We are all pilots — autopilots. We fly, as we live, according to our habits. Some habits are good. They are the shorthand of our everyday lives. Without them, we would waste lots of time and would most certainly get to work late. Can you imagine if you woke up and first had to figure out what to do and how to do it? Take shaving, for example. Unless you are a novice, you do not have to think about how to lather up or hold a razor. You’ve been at it for years and likely shave the same way every day, one cheek before the other. Ditto for putting on your deodorant and shoes, and engaging in most other daily routines.
To be creative, however, you need to break your routines. This is harder than you think. In fact, it’s disorienting, not to mention uncomfortable. You are thrust into the Great (and not-so-great) Unknown. And what is waiting for you there? Fear.
Think I am being dramatic? This book is about fearless creativity, after all, not about changing your shaving habits. But de-habiting is central to fearlessness. You’ve got to get off of autopilot if you are to change how you think. The De-habit exercise that follows will begin the process. Warning: This seemingly easy exercise is hard!
List five morning tasks you do on autopilot. Some examples:
- Brush your upper teeth before your lowers
- Put your left shoe on before your right
- Button your shirt from top to bottom
- Put your right earring on before your left
- Slip your wristwatch onto your left wrist
Now review your list and identify the tasks that must be performed the same way every day. I’m going to guess (hope) that none are that rigid. That means you can shake up your daily routine without dire consequences. So, let’s have you do so.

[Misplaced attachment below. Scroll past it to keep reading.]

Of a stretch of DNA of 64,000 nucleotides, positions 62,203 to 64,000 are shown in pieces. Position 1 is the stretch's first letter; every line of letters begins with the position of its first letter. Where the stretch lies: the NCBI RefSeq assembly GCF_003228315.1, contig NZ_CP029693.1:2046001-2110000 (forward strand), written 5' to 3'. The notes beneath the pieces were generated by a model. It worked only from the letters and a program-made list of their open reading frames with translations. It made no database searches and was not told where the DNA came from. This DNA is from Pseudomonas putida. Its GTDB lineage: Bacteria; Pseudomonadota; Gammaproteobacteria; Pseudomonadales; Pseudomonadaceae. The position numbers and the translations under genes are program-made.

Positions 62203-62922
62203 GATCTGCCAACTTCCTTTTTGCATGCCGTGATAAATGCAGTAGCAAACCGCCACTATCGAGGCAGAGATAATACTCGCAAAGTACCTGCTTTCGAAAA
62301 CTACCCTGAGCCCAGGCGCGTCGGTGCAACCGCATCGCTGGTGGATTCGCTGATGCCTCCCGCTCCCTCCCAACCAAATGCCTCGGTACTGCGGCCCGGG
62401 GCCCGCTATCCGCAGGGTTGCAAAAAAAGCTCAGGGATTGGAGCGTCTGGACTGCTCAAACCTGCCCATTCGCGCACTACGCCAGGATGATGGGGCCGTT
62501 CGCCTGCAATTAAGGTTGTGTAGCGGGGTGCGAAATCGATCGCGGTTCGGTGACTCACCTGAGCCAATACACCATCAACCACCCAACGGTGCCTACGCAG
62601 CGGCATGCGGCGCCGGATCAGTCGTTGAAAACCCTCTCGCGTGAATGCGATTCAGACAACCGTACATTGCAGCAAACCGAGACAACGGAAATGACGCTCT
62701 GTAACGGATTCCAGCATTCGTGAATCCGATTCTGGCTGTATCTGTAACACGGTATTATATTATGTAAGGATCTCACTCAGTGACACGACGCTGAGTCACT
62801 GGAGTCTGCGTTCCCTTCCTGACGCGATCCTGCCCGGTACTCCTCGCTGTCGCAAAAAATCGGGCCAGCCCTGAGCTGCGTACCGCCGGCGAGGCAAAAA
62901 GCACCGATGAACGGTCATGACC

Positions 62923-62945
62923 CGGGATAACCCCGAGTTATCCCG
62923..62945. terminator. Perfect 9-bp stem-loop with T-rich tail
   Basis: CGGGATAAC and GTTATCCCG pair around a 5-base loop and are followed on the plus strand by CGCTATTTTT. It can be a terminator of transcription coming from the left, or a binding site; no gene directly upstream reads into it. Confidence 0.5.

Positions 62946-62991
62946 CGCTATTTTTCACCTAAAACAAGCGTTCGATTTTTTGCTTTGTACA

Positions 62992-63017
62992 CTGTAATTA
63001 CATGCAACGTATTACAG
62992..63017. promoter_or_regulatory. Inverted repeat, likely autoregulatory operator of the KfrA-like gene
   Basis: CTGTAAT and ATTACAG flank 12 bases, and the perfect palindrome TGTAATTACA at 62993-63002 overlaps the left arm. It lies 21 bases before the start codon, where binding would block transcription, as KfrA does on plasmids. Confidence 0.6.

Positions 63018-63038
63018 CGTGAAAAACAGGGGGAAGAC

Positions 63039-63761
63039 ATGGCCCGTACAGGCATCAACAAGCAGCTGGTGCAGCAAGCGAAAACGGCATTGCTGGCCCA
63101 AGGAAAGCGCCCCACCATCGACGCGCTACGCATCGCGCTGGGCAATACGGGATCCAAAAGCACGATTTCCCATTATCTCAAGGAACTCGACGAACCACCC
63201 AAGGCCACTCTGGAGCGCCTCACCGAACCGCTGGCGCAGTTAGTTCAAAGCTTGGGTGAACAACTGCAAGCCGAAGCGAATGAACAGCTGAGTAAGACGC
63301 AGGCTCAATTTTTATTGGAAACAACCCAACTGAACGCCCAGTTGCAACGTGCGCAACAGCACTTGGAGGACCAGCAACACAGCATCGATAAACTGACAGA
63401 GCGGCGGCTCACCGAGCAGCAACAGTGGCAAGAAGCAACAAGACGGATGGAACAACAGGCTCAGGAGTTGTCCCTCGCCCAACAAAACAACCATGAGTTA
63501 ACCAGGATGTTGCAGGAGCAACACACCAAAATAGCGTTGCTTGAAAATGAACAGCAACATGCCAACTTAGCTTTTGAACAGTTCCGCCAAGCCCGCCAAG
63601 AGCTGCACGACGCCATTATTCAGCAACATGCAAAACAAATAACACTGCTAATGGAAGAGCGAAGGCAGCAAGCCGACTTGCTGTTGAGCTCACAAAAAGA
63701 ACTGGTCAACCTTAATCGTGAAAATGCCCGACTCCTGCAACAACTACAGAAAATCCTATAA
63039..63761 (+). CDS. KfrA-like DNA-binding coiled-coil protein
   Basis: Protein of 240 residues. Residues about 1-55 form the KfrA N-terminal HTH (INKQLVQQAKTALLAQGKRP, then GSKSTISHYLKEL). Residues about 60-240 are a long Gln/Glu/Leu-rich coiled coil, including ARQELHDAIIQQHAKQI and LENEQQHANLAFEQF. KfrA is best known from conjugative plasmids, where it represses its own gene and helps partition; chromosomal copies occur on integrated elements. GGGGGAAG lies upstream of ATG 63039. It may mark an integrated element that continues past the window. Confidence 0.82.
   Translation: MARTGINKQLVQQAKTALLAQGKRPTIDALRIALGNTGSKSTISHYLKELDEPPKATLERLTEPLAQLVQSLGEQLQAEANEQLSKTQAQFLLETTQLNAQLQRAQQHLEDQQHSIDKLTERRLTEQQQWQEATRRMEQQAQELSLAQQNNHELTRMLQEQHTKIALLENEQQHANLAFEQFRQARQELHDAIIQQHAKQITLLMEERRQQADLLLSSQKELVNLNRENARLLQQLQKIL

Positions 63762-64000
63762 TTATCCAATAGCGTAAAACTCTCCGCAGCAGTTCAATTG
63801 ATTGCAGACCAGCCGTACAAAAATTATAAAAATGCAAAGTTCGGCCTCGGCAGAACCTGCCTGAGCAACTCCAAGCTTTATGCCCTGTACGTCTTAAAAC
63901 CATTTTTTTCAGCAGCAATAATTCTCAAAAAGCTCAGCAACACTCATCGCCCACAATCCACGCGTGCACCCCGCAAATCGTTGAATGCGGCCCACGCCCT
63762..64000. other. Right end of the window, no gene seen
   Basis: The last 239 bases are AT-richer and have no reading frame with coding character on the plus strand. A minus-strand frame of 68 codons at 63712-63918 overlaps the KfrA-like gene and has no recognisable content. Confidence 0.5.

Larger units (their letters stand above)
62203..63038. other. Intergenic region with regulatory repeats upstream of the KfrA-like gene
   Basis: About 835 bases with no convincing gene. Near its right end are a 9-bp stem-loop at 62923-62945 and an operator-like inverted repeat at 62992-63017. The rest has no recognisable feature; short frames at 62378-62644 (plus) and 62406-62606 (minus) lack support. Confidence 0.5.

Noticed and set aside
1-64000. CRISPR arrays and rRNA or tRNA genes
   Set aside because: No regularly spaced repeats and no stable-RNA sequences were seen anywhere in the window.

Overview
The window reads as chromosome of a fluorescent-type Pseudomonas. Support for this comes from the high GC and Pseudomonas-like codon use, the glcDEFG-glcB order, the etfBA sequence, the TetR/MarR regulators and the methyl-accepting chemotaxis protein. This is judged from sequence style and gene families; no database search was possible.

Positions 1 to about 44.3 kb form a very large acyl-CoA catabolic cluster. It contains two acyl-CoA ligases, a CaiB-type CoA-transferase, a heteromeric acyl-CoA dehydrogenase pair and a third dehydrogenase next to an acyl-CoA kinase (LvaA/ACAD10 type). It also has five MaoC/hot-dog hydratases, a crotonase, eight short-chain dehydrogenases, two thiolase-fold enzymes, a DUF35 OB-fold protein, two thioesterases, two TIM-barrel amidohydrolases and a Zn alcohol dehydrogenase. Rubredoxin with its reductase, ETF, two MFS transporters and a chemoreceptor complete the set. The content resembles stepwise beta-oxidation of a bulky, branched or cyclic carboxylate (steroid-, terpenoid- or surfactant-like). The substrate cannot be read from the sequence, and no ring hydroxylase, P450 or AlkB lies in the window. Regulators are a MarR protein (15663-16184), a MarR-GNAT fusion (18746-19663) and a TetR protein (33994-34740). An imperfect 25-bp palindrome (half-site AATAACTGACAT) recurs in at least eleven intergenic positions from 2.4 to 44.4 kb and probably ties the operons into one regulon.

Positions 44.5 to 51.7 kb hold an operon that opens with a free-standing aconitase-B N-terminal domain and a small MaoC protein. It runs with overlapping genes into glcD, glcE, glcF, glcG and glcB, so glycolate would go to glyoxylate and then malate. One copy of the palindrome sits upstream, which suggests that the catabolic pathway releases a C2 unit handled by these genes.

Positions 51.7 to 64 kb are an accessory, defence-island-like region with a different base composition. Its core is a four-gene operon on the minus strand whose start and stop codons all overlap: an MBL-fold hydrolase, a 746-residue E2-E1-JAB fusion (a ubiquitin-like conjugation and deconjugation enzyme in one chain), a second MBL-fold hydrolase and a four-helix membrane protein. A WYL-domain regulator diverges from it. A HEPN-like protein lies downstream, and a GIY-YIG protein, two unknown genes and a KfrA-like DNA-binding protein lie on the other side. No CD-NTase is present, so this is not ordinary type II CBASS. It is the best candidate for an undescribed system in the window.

Choose one habit to de-habit for three days. For example, brush your bottom teeth first, button your shirt from bottom to top, etc. (Looking for a real challenge? Try sleeping on the opposite side ofthe bed. Killer.)
Guaranteed — de-habiting will feel strange. Indeed, you may hate it, and don’t be surprised if you slip back onto autopilot. Nonetheless, you will get a sense of the powerful hold even mundane habits can have on our lives. Imagine then how the power of our mental habits — namely those that determine how we navigate our lives — forms our limited perceptions and emboldens our fears.
As Albert Einstein said, “You can’t keep doing the same thing and expect a different result.” And so it is with habitual thinking. You can’t keep thinking the same thoughts and expect to build creative muscle; you’ve got to re-route your mind.
Excerpted from Fearless Creativity, an indispensable companion to the creative life. In it, you’ll find ideas and exercises to reclaim your time—and your dreams.
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